It started out as a news story about cars, not investments:

“When a Google self-driving car edged into the middle of a lane at just a bit over 3km/h on Valentine’s Day and hit the side of a passing bus, it was a scrape heard around the world.”

Although the incident was big news in the car industry and at Google, it has no apparent connection to investing. But then the story took a delightful twist:

“The accident illustrates that computers and people make an imperfect combination on the roads. Robots are extremely good at following rules … but they are no better at divining how humans will behave than other humans are.”

Starting to sound familiar? Rather like markets and investments? Here’s the punch line:

“Google’s car calculated that the bus would stop, while the bus driver thought the car would. Google plans to program its vehicles to more deeply understand the behaviour of bus drivers.”

You gotta laugh. Good luck with that one, Mr Google. Will you be programming the bus driver who is texting, or the one who drank too many beers last night, or the one onto his fifth coffee?

Welcome to the world of investing and human behaviour, which is anything but rational.

Secretary _Kerry _Sits _Inside _One _of _Googles _Self -Driving _Cars _2016_700x 400
Former US Secretary of State John Kerry inside one of Google's self-driving cars (Image: U.S. Department of State)

Behavioural finance and the struggle for explanations
Every human emotion plays out when investing, making financial markets unpredictable and struggling for a theory based on scientific evidence. This is especially a problem for superannuation savings, where people may need to live on their money for decades. Loss of assets and income can be very worrying.

Often investment decisions are driven by emotions rather than facts, with common behaviours such as:

  • Loss aversion – the desire to avoid the pain of loss by selling below purchase price
  • Anchoring – holding fast to past prices or decisions
  • Herding – the tendency to follow the crowd in bursts of optimism or pessimism
  • Availability bias – the most recent statistic or trend is considered the most relevant
  • Mental accounting – the value of money varies with the circumstance

Markets and investors are often irrational and inefficient. They react to short-term news, and tend to overshoot on both the upside and the downside. Ideally, a long-term portfolio such as in a superannuation fund should consider the return on each investment and the risk involved. Investors also need to recognise the emotions and behaviours that will influence expected returns.

Economics as a ‘social science’
Why is investing so imprecise, replete with emotions and strategies with little supporting evidence, when other ‘sciences’ have unified theories? Why does a physicist know how gravity works, an arborist knows how a tree grows and a doctor can treat a patient, while fund managers and economists around the world have different views on markets, stocks and bonds?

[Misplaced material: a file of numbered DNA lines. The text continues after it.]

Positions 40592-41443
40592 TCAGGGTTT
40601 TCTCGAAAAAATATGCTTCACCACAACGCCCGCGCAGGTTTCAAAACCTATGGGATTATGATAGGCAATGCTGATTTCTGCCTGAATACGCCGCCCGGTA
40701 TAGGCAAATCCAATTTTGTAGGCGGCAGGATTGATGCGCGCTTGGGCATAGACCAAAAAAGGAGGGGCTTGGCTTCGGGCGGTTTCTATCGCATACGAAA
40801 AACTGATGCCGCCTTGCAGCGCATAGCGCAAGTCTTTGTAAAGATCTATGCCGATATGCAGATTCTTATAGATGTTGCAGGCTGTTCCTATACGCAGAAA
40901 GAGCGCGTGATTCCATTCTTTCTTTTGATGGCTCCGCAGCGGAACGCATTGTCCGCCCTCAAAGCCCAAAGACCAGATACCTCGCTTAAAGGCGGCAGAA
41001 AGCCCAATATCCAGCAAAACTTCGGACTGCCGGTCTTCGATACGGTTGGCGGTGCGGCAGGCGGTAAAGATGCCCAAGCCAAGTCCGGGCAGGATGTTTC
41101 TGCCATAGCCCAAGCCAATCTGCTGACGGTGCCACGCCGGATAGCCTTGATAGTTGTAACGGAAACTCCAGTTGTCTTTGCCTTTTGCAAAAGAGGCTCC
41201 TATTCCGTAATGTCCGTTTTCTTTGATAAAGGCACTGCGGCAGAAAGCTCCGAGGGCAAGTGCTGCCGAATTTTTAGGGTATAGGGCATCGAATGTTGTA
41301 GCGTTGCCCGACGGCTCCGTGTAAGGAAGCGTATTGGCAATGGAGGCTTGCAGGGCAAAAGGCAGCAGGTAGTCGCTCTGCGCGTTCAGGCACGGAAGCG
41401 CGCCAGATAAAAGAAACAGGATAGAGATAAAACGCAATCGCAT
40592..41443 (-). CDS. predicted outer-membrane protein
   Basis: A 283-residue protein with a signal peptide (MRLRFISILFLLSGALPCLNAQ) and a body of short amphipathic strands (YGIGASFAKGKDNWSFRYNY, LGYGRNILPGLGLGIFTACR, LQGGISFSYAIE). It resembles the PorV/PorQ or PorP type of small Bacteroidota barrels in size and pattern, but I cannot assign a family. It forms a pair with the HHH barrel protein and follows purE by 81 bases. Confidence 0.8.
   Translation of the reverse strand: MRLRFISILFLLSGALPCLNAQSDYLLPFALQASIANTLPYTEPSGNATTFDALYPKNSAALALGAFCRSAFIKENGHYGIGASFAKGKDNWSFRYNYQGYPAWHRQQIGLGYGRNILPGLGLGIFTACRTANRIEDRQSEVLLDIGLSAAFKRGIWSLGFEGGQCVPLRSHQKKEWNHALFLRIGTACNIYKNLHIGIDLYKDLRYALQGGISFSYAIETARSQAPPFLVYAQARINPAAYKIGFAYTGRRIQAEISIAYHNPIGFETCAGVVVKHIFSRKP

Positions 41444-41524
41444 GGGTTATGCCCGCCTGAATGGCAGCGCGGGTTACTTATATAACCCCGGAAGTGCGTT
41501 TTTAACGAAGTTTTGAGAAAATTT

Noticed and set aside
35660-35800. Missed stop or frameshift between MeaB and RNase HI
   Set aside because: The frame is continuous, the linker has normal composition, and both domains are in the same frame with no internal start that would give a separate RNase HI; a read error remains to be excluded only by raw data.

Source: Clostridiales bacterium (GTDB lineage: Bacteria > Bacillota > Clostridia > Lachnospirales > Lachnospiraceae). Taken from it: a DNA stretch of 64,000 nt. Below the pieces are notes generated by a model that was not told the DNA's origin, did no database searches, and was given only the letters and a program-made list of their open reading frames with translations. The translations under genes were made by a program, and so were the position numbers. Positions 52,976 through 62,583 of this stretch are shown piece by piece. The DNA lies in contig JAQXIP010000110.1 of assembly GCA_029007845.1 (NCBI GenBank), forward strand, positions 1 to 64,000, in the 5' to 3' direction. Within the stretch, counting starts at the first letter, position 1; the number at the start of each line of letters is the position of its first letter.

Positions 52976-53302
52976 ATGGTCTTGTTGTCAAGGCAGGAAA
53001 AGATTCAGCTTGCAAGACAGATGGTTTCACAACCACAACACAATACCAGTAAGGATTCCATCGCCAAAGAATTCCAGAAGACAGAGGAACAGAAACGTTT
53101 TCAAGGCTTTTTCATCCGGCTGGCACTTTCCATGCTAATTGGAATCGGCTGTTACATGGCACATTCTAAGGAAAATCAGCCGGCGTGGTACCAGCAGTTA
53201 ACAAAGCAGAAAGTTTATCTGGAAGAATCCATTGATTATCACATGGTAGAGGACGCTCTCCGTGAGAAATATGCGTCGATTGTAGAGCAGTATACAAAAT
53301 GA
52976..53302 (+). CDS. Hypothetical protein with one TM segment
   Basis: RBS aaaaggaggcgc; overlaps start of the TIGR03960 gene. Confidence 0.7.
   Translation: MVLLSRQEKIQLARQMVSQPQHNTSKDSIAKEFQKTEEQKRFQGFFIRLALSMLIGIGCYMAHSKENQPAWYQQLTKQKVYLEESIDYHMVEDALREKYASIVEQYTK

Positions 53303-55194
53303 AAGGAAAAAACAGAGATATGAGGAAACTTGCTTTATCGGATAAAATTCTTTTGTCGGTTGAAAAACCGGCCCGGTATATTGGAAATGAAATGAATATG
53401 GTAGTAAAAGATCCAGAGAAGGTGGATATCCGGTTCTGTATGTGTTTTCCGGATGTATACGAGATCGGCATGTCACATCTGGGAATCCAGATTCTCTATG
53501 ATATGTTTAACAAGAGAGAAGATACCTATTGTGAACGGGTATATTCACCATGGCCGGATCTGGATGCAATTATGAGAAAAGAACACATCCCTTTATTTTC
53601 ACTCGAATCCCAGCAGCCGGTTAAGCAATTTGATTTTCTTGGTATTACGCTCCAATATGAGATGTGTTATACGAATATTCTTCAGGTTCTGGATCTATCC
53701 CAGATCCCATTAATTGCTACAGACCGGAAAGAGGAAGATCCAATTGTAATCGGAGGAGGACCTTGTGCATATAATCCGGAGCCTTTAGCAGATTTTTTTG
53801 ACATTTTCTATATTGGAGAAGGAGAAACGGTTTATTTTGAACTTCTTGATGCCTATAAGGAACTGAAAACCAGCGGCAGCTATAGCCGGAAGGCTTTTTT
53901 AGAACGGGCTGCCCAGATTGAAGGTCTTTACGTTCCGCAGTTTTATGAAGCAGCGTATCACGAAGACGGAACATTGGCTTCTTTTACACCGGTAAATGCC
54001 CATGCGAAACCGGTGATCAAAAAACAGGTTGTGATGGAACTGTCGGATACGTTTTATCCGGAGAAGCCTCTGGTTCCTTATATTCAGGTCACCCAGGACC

Consider physics and Newton’s Third Law of Motion:

“When one body exerts a force on a second body, the second body simultaneously exerts a force equal in magnitude and opposite in direction on the first body.”

That’s a scientific law. There is no equivalent of this certainty in economics. For example, we do not know how the market will react when a central bank reduces interest rates. Maybe it happened because the economy is slowing, which is bad for the markets, and the hoped-for stimulus does not occur. Although economics pretends to be a ‘science’, it is a social science of politics, society, culture and human emotions. And yet our superannuation money depends on it.

It is often said that economics suffers from ‘physics envy’. Economists cannot test a theory in a controlled laboratory-style experiment in the way a physicist or chemist can. Ironically, economists usually earn a lot more than physicists, and are called upon as the experts in almost everything.

Which leaves markets prone to irrational bursts of optimism and pessimism. A Morgan Stanley analyst, Adam Parker, recently advised his clients:

“If the consensus is right that we will chop up and down, then by the time we feel a little better, we should take off risk, not add some. Maybe you should do the opposite of what you think you should do. That’s the new risk management.”

That’s the advice! “Do the opposite of what you think you should do”. Maybe it’s not as crazy as it sounds. The Westpac Consumer Sentiment Index often shows that pessimistic sentiments are followed over the next year by a rising share market, while optimism is followed by a falling market.

Let’s leave the final words to Jack Bogle, Founder of the Vanguard Group, one of the largest fund managers in the world:

“The idea that a bell rings to signal when investors should get into or out of the market is simply not credible. After nearly 50 years in the business, I do not know of anyone who has done it successfully and consistently.”

Good luck with that, Google
I can imagine the driverless car engineers doing what we all do to start a new project, and Googling about human behaviour as they attempted to model how bus drivers might behave. They could do worse than study a good book on behavioural finance to find the full range of human emotions.

What are your thoughts on managing emotions and investments? Let us know in the comments below.

(Feature image: Michael Shick / CC BY-SA 4.0)

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